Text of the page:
Billionaire Buys NYC Penthouse for $238M, the Most Expensive Home in the U.S. Citadel Founder Kenneth Griffin Makes a Huge Real Estate Splash

Kenneth Griffin (Paul Elledge, via Wikimedia Commons)

Hedge fund billionaire Kenneth Griffin now has 238 million reasons to love his latest real estate purchase.

This past week, The New York Times reported that Griffin, the founder of the investment company Citadel, recently paid $238 million for a New York City penthouse. It is considered the most expensive home in the United States ever paid by someone.

As described in the report, the penthouse located at 220 Central Avenue South measures 24,000 square feet consisting of two combined apartments. The building, which is under construction, is designed by Robert A.M. Stern Architects and developed by Vornado Trust Realty.

Griffin's purchase, which was confirmed by a spokesperson, breaks the previous record of the most expensive home bought in America—a $137 million abode in the Hamptons that was sold in 2014, according to Miller Samuels, CNN reported.

Before buying the New York City penthouse, Griffin has previously made splashy home purchases worth millions of dollars in parts of this country and London, the Times reported. He purchased an apartment in Miami for $60 million, breaking a record for the most expensive in that city, and also paid $58.75 million in Chicago, another record-breaker there. CNBC reported that Griffin bought land in Palm Beach, Florida for over $200 million with plans to build a home there.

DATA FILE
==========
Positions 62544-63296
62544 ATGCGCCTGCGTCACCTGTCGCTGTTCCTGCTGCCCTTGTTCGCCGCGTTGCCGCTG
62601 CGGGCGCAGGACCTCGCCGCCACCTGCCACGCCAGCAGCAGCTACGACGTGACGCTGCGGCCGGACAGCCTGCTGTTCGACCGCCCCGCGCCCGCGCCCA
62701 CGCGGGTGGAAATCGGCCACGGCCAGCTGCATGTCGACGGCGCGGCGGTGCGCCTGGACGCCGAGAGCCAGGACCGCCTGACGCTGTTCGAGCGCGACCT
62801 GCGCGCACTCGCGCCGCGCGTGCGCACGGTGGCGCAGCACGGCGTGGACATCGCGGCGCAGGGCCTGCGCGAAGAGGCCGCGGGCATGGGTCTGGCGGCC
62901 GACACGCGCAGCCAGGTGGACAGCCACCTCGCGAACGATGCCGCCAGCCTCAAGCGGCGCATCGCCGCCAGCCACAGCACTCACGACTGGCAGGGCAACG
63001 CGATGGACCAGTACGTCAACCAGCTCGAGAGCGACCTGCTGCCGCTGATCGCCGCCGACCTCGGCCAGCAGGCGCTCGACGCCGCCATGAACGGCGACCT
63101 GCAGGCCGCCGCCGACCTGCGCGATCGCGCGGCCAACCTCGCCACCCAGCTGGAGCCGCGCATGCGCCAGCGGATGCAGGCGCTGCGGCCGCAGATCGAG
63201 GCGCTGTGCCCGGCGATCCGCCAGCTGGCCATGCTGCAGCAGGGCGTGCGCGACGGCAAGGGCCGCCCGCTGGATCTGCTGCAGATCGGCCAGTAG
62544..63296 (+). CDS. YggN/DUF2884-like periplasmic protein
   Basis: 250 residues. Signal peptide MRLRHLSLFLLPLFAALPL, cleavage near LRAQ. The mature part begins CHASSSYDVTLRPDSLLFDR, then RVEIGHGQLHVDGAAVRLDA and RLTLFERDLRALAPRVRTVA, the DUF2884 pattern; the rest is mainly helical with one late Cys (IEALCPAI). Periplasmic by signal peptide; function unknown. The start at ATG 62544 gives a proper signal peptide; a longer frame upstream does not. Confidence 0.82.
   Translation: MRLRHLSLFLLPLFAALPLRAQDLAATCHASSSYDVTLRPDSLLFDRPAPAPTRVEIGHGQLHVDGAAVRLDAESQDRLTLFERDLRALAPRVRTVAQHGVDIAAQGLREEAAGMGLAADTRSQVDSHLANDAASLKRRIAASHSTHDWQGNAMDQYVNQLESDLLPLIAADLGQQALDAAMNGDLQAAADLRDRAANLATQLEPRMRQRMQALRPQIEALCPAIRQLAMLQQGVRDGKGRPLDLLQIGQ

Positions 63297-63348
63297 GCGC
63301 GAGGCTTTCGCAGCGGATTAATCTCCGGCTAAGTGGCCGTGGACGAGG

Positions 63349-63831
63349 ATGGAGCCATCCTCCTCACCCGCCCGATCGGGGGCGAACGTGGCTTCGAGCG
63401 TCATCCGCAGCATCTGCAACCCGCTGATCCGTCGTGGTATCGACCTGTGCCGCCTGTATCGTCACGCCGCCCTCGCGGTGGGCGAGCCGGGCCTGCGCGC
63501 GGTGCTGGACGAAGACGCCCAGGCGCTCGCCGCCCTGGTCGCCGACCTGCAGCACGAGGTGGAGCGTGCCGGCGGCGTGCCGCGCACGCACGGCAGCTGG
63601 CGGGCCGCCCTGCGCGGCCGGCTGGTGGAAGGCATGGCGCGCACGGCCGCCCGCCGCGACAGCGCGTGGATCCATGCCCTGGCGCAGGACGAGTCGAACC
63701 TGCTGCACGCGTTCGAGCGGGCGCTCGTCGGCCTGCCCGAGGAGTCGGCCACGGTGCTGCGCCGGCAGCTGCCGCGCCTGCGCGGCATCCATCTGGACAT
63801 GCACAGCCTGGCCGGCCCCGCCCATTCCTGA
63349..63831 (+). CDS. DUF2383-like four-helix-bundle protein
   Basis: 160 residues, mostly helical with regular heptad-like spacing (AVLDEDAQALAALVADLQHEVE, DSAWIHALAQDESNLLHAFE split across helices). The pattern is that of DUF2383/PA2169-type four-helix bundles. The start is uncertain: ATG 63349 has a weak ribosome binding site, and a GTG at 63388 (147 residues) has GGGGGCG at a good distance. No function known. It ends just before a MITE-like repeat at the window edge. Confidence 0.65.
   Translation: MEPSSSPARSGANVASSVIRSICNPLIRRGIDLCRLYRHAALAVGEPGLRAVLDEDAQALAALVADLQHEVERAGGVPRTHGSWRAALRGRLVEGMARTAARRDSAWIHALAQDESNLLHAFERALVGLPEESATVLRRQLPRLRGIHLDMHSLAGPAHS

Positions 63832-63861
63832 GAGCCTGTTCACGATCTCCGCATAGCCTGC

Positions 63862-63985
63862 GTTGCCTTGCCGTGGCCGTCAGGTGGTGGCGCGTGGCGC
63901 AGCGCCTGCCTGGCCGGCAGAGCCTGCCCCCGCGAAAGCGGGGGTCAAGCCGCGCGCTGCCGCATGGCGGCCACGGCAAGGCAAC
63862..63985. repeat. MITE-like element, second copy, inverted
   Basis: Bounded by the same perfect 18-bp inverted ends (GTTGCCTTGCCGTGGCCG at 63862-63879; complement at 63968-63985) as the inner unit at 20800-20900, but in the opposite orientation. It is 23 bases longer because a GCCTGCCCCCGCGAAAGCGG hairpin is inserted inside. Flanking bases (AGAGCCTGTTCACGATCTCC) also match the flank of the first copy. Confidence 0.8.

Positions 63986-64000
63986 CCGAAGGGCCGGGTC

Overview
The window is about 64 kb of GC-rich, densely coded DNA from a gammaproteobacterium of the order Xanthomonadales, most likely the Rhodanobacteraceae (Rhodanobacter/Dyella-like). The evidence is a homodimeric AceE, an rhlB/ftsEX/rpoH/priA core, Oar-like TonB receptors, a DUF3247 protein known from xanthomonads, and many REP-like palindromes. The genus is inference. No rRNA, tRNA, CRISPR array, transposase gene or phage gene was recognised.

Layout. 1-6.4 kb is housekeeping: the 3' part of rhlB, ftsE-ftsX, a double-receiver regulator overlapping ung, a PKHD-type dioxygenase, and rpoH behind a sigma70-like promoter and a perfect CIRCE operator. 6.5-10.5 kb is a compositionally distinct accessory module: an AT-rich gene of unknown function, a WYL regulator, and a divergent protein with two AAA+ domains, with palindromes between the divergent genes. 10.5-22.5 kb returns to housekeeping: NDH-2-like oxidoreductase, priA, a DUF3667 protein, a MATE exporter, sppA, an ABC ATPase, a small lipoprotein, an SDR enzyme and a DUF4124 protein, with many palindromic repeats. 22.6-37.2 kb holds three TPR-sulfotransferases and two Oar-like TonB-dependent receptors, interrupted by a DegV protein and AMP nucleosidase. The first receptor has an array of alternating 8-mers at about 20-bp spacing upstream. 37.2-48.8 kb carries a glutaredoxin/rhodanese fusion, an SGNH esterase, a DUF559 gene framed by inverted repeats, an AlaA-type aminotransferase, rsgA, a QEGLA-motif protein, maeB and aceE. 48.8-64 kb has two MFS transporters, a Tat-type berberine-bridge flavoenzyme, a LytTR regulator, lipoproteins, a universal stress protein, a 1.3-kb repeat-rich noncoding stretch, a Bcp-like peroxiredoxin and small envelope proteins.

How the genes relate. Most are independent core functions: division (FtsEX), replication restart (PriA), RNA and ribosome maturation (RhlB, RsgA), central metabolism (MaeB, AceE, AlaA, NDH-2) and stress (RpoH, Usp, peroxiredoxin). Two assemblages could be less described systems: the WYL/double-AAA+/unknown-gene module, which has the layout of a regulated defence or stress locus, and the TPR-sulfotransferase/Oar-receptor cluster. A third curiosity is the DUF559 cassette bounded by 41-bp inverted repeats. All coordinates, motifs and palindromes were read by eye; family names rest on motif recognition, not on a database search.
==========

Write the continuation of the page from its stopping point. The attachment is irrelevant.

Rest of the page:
Griffin founded the Chicago-based Citadel – which currently manages $28 billion – in 1990, and reportedly has a net worth of $9.9 billion. In addition, Griffin has donated $700 million, according to Inside Philanthropy, to such institutions as the Field Museum of Natural History in Chicago, the University of Chicago, the Art Institute of Chicago, and his alma mater Harvard University.

David Chiu is an associate editor at The Cooperator.

Related Articles

$85M Penthouse Includes a Trip to Outer Space

Other Extras Include Two Rolls-Royces and a Private Chef

Void Where Prohibited

Local Group Challenges Use of 'Mechanical Void' to Heighten Condo Tower

Report: Manhattan Condo and Co-op Sales Down in 2Q 2018

Meanwhile, Inventory Is Up